Yesterday, I took off for the day and made my way to Orange, Virginia. If you  have been following the blog, you know that Montpelier and the James Madison Museum are located here. I had read on Facebook that the James Madison Museum was going to have a new exhibition opening on July 7th and in this exhibition was something I would be interested in.


Before I went to the museum, I decided to stop off at Montpelier to meet Matt, the head of the Archeaology Department. I have wanted to meet him for some time now and being in the middle of the week, I knew this might be my only chance. As most of you have read, we have had some really great “finds” lately and I wanted to get his opinion on them.


The first piece I showed was our two plate pieces. I had gotten a date from Mara at Ferry Farm that this was from the time period of 1740-1755. Matt confirmed that it was. This really makes me excited because when we first started researching Belle Grove, we were told that the house that James Madison was born in had long ago disappeared into the river. We later heard that the foundation was located between the house and the current bridge. We recently read a letter from the early 1900s that placed it between the current house and the church. But by finding items that date to this time period it shows that there was active life here near the house from that period. It also gives some credibility to the foundations we have under the Small Dining Room and behind the Garage. Maybe one day we can fund a dig there!

He also answered my question on a second piece. It was a very badly rusted piece of metal that I thought might be a knife. Matt says it looks more like a barrel ring. It came from the same hole as the plate. Maybe we have a small trash pit here! We will have to see!

After my talk with Matt, I headed back into Orange and to the James Madison Museum. I couldn’t wait to see what I came to see!


The James Madison Museum

Orange, Virginia

Bethany greeted me at the door with a warm smile and hug. Then she ushered me back to the new display.


Here before me stood three Virginia Sectional Sofas. The first one was the Salubria Sofa from Culpeper, Virginia. It had been in a home built by the Reverend John Thompson in 1757. Robert Grayson purchased it in 1851. His mother, Sara Mason Cooke Grayson was the granddaughter of George Mason of  Gunston Hall. (Funny how places we go and people we learn about here in Virginia seem to connect together) Robert Grayson was with the 6th Virginia Calvary during the Civil War and his brother, John Cooke Grayson was a surgeon in Farmville, Virginia Hospital. Robert Grayson’s son, Admiral Cary T. Grayson would serve as personal physician to President Woodrow Wilson. It is currently owned by the Memorial Foundation of Germanna Colonies in Virginia and was donated to this foundation by the Grayson family in October 2000. It is currently on loan for a short time to the James Madison Museum by the owner and descendant of Admiral Cary T. Grayson.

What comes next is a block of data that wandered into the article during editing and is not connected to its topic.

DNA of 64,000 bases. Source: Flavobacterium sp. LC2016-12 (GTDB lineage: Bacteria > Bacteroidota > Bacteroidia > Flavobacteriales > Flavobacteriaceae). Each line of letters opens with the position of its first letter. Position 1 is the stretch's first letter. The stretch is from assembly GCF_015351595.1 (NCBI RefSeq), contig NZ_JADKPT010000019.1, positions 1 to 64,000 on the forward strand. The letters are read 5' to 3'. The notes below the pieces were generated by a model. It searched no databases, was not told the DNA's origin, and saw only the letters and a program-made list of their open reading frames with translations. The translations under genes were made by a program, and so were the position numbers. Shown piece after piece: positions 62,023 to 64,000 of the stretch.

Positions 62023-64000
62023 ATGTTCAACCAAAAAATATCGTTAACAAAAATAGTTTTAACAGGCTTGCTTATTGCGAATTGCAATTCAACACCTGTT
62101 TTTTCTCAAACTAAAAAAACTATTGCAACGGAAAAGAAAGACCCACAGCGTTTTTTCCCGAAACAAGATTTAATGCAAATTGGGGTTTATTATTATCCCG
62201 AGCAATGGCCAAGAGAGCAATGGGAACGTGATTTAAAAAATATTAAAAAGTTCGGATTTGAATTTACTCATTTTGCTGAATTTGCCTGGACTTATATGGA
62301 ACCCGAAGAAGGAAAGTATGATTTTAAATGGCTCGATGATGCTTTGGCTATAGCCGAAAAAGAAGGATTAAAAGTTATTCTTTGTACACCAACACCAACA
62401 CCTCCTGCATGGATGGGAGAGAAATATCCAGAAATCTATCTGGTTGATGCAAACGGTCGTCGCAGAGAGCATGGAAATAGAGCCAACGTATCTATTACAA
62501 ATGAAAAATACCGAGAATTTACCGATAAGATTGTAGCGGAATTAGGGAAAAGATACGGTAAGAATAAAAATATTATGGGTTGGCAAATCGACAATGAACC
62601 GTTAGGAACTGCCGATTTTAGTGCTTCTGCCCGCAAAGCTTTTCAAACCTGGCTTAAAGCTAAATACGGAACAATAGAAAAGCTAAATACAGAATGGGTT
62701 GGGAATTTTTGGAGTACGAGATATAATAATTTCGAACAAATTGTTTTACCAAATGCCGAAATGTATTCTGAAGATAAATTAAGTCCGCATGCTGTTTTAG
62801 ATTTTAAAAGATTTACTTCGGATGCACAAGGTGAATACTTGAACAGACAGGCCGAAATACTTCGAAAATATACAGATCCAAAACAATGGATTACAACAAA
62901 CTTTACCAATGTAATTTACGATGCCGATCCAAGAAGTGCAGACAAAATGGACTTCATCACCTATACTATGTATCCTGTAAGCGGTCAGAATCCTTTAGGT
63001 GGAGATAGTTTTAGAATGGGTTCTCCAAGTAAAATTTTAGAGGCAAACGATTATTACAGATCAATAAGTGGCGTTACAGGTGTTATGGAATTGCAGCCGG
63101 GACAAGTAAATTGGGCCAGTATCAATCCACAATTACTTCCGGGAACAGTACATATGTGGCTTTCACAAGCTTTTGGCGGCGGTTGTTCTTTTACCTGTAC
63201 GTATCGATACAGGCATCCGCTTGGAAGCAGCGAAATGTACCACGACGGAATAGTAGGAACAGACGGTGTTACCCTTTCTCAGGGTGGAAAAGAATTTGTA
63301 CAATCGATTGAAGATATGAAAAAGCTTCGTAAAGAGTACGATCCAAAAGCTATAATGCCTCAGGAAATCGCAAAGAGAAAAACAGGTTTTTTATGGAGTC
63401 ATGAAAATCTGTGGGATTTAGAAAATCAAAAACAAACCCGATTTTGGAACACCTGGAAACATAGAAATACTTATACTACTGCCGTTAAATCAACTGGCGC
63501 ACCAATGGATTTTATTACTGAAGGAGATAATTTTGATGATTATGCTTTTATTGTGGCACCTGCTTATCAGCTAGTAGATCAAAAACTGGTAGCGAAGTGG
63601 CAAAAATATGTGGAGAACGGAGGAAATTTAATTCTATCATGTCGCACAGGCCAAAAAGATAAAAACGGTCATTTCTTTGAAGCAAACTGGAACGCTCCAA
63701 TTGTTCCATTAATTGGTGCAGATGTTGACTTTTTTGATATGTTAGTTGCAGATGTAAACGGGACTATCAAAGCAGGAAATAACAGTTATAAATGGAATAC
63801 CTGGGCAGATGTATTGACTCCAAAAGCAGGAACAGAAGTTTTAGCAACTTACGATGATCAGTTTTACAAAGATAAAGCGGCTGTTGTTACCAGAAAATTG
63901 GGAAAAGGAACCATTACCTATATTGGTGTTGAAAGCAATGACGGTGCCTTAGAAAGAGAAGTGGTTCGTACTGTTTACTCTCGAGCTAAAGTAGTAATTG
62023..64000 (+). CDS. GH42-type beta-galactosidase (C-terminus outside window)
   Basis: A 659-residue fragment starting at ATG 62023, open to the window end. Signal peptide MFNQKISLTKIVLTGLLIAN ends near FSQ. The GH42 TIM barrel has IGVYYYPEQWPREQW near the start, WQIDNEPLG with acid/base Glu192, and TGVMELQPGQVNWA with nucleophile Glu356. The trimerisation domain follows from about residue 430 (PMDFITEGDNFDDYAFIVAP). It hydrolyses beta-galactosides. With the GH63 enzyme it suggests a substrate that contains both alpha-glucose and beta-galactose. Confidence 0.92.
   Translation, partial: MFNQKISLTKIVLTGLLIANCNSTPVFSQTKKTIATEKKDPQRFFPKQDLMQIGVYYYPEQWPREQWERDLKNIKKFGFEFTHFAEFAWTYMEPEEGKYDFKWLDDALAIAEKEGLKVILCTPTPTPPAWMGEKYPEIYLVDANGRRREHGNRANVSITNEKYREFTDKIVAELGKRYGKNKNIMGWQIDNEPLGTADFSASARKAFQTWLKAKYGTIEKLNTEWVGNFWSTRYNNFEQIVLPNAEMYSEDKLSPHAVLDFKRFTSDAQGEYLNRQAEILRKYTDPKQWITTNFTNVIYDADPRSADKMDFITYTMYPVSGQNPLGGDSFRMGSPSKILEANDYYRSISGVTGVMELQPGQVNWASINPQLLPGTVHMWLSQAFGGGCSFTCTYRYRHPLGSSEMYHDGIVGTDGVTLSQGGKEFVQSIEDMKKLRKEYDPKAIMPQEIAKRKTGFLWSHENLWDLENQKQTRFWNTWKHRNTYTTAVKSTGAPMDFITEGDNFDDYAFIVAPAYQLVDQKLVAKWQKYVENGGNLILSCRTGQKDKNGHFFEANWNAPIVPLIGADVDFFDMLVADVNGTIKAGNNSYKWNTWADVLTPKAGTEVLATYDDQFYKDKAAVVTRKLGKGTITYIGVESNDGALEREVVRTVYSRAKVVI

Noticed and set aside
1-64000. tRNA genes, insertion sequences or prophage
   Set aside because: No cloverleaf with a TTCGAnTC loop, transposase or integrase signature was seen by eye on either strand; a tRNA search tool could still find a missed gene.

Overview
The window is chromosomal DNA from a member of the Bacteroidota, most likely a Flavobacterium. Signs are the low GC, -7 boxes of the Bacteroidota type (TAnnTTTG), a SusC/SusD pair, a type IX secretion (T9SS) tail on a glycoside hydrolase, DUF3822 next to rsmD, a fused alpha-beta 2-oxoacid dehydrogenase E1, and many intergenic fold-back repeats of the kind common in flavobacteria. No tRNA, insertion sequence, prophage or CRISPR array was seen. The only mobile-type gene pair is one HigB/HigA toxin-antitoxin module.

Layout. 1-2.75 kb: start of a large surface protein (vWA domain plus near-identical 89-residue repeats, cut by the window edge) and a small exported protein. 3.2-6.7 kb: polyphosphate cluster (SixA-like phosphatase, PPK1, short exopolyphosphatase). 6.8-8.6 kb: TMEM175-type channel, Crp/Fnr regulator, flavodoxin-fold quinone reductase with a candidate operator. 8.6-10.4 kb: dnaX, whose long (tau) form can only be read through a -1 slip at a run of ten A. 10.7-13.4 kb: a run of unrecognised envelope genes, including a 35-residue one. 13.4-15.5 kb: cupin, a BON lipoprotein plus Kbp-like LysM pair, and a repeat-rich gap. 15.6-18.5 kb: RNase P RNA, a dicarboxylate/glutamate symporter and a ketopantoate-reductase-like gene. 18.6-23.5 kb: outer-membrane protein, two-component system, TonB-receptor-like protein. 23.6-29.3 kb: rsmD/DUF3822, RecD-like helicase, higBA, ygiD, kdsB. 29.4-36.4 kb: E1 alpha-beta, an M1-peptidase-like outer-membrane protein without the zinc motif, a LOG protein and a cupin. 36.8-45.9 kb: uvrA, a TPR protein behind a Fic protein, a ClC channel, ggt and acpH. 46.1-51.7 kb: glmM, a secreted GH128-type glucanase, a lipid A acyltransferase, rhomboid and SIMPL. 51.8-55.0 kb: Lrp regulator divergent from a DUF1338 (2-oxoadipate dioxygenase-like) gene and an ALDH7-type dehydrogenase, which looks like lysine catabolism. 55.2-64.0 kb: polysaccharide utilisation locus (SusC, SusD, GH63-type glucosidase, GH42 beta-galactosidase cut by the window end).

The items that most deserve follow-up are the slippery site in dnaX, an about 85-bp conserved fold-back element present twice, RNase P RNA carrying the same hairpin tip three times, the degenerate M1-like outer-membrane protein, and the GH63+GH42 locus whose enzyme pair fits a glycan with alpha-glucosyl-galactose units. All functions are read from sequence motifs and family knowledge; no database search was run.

The second sofa to greet me was the Port Royal Sofa. This Sectional Sofa from Virginia was made between 1825 and 1840 and is thought to have begun its life in Warsaw, Virginia (just 30 minutes from Belle Grove Plantation) at the Mount Airy Plantation. It is known that it came to Port Royal (across the river from Belle Grove Plantation) in 1911 when Courtneyay Tayloe Crump married Richard Pratt of Camden Plantation in Port Royal. It has been almost two years since I last spoke of Camden, but I had the opportunity to view it in January 2012. This family is connected to Belle Grove through Elizabeth Pratt Hipkins (mother of Fanny Hipkins Bernard, who the main section of Belle Grove’s Mansion was built for in 1791) and Carolinus Turner, whose family married into the Pratt Family. This sofa spent much of its time at the foot of a bed at Camden. This sofa, unlike the other two in the exhibit, is held together with a simple latch to allow it to be used as a day bed. This sofa remained in the Pratt Family until 2007. Today it is on loan from Laura and Hal Stuart.


The last sofa was the one I came to see!

The Conway Settee is entirely original and unupholstered. It is believed that it was crafted and/or shipped in/from Falmouth, Virginia. (20 miles north of Belle Grove Plantation). It was shipped to Mrs. Lucy Conway on October 18, 1848. Lucy Hartwell Macon Conway was married to Reuben Conway during James Madison’s second term as President Jefferson’s Secretary of State. Her mother was Sara Madison Catlett and was James Madison’s sister. Reuben Conway was the son of Catlett Conway. Nelly Conway Madison, mother of James Madison was Reuben’s aunt. The settee is made entirely of yellow pine. They used animal blood based paint on the exposed wood to simulate mahogany. The frame is pegged and it has a slatted wood base. The upper upholstery is a heavy Osnaburgh linen. There is no evidence of casters ever being affixed to it. It has a deep seat box and a simple turned leg with original button-down covering tacked to the frame. On each of the sectional you can see Lucy’s name. This settee is a gift from the Orange County Historical Society.



I have to say I was in awe at this piece! How exciting to see a piece of Conway Family History! 


While I was there, I also saw a very wonderful colonial table. I have seen many card tables in our search for tables for Belle Grove, but this one was very unique.


The top of the table rotates around!


Then opens up and lays on top of the frame!